In order to form the interconnection, circuit assembly 140 is positioned as shown in FIG. 4, and solder paste 158 is applied to jumper pad 150 in the region directly above pad 154 and trace 152. Thermal energy is then applied to the circuit assembly 140 at jumper pad 150, effective to melt or liquefy the solder 158 into the interfaces between pad 150, conductive trace 152, and pad 154, thereby metallurgically and electrically bonding pad 150 to trace 152 and pad 154. The interface between circuit assembly 140 and printed wiring board 142 is through a single layer 144, and the bottom layer 146 does not contact printed wiring board 142.
The novel interconnection allows for both “up-facing” traces and “down-facing” traces to be affixed on one surface, thereby allowing the tolerance between adjacent traces to be controlled more precisely than in prior connection methods. Moreover, the present connection eliminates the need for crimping and thereby provides for a more robust connection between flat circuit assembly 140 and printed wiring board 142.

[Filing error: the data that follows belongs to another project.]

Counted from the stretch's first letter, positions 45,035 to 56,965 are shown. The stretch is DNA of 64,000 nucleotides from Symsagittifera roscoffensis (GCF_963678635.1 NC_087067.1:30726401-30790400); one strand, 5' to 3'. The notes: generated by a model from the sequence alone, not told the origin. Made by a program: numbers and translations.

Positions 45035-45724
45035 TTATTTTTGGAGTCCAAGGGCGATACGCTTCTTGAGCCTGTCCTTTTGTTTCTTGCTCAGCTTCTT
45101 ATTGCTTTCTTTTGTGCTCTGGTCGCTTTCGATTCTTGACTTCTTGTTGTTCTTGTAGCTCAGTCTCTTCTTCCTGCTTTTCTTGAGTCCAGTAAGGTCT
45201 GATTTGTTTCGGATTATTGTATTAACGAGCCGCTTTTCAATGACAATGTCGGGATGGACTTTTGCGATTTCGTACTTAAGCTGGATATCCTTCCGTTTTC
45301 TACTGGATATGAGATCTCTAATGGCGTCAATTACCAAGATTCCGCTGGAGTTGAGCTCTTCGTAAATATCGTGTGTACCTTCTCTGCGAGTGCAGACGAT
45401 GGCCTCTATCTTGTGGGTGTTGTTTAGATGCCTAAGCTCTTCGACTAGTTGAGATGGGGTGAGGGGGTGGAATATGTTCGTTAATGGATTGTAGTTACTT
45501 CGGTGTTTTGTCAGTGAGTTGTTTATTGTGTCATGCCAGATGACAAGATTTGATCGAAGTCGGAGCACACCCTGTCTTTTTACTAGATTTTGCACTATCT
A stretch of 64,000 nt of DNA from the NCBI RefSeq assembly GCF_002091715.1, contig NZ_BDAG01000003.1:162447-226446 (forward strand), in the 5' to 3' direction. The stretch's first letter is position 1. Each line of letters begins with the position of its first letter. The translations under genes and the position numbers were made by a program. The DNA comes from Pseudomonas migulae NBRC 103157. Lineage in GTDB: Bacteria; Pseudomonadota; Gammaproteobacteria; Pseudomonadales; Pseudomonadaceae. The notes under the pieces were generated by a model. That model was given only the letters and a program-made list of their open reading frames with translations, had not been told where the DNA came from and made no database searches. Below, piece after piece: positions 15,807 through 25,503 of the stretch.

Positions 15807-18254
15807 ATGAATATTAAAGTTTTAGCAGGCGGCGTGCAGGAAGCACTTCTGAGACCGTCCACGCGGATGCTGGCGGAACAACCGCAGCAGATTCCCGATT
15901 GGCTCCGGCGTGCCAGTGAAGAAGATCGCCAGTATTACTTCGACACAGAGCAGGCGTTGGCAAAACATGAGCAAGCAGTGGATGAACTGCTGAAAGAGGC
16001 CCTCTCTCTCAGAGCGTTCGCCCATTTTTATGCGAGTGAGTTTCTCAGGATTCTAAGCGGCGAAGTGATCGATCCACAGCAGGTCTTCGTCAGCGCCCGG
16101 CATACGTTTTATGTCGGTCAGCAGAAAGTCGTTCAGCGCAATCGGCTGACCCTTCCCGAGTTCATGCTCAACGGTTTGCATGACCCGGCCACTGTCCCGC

Referring now to FIGS. 5(a)-(e), there is shown a method for forming circuit assembly 140 and connecting assembly 140 with printed wiring board 142. The method begins by selectively applying and/or attaching copper jumper pads 150 to the top substrate layer 144 in a conventional manner, and by selectively applying and/or attaching ink interface pads 160 to the top substrate layer 144 in a conventional manner. In the next step, shown in FIG. 5(b), conductive ink is selectively applied to pads 160 and to layer 144 in a conventional manner, thereby forming traces 162. Ink interface pads 154 are then selectively applied or attached to the bottom substrate layer 146 in a conventional manner, as shown in FIG. 5(c). In the next step, shown in FIG. 5(d), conductive ink is applied to pads 154 and to layer 146 in a conventional manner, thereby forming traces 156. In one non-limiting embodiment, the conductive material or ink used to form traces 162, 156 comprises silver. Adhesive material 148 is then applied to layers 144 and 146, and the layers 144, 146 are aligned such that jumper pads 150 partially overlap and/or are partially disposed over pads 154, as shown in FIG. 4. Layers 144, 146 are then joined to form the circuit assembly 140, which is then selectively attached to printed wiring board 142 in the previously described manner.